Palace expects $4B in mining investments after ban lifted

TRUCKS load rocks and soil containing nickel-ore minerals onto a barge in Sta. Cruz, Zambales, Feb. 8, 2017. — REUTERS

By Kyle Aristophere T. Atienza, Reporter

THE Philippines is expecting about $4 billion in capital investments from three major mining projects, after President Rodrigo R. Duterte lifted last week the nine-year moratorium on new mineral agreements.

If the projects of Sagittarius Mines, Inc., KingKing Mining Corp., and Silangan Mindanao Mining Co., Inc. “are any indication, we are looking at over $4 billion in capital expenditure,” Presidential Spokesperson Herminio “Harry” L. Roque, Jr. told BusinessWorld in a Viber message.

Mr. Duterte on April 14 signed Executive Order (EO) No. 130, which allows the government to enter into new mineral agreements and review existing mining deals for possible renegotiation.

Mr. Roque said new mining projects are also expected to generate P40 billion in local taxes and P20 billion worth of social development projects. Indigenous groups are also expected to benefit with around P15 billion in royalties expected to be collected from the major mining projects.

“These, however, will not come immediately, since this will be spread over the life of the mining project,” he said.

Mr. Roque said these mining projects would generate revenues to support the government’s key infrastructure programs as well as create more livelihood opportunities in the countryside.

Then-President Benigno S. Aquino III in 2012 prohibited the grant of new mining deals in several protected areas, while awaiting the passage of a law that would increase the government’s share in mining revenues.

Mr. Roque said the President lifted the moratorium as Republic Act No. 10963, or the Tax Reform for Acceleration and Inclusion Act, has already doubled the excise tax on minerals from 2% to 4%.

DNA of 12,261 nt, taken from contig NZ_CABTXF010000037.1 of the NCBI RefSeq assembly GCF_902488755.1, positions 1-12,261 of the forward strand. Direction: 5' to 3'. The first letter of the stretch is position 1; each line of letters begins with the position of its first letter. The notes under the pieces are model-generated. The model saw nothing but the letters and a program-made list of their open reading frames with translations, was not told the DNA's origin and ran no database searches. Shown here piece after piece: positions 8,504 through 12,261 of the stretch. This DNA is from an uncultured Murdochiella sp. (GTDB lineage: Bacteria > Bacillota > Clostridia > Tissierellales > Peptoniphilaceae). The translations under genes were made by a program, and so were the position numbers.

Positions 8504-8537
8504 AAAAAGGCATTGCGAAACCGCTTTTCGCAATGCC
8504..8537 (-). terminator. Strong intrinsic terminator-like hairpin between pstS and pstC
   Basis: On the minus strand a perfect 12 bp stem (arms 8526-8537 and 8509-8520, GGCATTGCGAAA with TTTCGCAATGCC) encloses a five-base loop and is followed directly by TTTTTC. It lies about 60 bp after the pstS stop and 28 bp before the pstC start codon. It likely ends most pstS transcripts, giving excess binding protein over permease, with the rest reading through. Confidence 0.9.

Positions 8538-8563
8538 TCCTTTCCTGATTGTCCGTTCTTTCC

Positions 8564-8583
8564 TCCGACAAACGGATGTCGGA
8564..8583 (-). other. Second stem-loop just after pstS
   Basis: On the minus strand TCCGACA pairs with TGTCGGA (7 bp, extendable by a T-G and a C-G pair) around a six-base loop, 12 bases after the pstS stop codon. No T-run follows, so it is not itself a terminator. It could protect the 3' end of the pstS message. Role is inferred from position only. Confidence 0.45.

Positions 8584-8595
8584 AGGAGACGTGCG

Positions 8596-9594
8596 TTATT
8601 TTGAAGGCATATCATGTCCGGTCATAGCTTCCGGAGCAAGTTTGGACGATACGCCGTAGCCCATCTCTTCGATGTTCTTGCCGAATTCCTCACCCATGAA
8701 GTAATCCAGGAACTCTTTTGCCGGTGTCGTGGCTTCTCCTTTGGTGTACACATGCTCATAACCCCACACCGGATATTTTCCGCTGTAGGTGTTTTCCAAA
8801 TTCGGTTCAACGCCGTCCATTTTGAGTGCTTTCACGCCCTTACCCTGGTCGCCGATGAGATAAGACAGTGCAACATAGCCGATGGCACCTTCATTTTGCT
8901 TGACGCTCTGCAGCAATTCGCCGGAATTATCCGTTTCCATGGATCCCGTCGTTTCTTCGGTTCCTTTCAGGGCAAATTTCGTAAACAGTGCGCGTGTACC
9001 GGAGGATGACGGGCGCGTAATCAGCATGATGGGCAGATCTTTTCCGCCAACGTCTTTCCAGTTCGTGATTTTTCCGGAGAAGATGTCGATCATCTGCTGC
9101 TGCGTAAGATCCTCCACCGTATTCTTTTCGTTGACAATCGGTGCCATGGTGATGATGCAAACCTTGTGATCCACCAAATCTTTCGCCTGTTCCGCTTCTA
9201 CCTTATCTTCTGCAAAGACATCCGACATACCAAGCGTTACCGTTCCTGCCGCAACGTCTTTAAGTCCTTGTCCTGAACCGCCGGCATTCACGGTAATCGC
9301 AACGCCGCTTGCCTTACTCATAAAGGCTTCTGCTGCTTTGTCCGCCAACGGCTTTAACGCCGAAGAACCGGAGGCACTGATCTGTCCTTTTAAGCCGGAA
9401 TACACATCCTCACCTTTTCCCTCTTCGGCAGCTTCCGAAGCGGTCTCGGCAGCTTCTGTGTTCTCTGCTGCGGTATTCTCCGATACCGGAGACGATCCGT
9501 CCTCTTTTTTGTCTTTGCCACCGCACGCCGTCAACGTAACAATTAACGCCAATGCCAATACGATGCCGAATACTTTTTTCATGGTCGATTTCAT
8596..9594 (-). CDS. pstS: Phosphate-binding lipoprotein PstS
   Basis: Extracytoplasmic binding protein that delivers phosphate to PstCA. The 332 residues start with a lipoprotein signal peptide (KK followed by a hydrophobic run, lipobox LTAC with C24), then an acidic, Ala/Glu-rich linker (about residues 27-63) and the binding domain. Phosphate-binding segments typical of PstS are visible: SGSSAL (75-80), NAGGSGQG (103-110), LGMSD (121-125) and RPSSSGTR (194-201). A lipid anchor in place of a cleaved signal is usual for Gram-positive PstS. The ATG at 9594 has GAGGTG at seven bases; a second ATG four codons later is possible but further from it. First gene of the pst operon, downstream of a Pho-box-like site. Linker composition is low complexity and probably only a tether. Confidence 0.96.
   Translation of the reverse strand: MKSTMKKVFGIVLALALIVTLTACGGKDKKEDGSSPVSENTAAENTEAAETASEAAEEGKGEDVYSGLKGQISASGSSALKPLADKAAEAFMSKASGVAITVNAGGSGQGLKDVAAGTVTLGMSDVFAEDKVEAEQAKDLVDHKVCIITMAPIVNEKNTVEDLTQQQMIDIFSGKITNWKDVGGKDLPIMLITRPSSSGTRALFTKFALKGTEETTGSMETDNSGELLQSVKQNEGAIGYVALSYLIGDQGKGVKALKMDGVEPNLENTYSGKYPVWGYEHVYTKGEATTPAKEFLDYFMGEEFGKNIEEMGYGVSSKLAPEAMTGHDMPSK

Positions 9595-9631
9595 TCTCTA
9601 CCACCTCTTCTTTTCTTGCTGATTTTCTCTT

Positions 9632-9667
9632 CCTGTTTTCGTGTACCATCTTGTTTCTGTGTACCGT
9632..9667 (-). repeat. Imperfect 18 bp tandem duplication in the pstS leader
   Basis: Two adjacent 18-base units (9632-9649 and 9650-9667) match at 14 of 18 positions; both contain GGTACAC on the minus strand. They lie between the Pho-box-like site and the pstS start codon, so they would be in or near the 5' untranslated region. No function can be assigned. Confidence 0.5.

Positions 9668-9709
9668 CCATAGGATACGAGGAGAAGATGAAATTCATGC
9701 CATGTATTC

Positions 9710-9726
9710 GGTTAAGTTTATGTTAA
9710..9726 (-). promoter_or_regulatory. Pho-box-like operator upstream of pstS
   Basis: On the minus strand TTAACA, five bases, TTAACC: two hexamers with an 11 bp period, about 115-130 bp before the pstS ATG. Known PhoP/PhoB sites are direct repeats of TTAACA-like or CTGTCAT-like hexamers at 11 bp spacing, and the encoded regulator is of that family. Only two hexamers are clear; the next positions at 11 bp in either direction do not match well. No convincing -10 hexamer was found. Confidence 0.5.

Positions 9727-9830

The Palace official said the new order was also made after the Department of Environment and Natural Resources (DENR) “put in place the necessary rules, regulations, and policies to ensure that mining in the country is safe for the people and the environment.”

Mr. Roque said the DENR, which has been criticized by the civil society for supposedly colluding with mining interests, already conducted a thorough review of the regulatory framework for mining.

In February 2017, Regina L. Lopez, who was Environment secretary at that time, ordered the closure of more than 20 metallic mines in the country over alleged violations of local environmental laws. Three months after, her appointment as DENR chief was rejected by the Commission on Appointments.

Mr. Roque last year said illegal mining and logging activities contributed to the massive flooding in Cagayan Valley in the Northern Philippines.

“As per the DENR, there are currently no legal large-scale mining operations happening in Isabela and Cagayan at present and the flooding that happened in those areas, the DENR added, may be attributed to other man-made causes like illegal logging,” Mr. Roque said.

Environmental groups earlier said the new order would only result in more environmental violations and enable mining firms to evade accountability.

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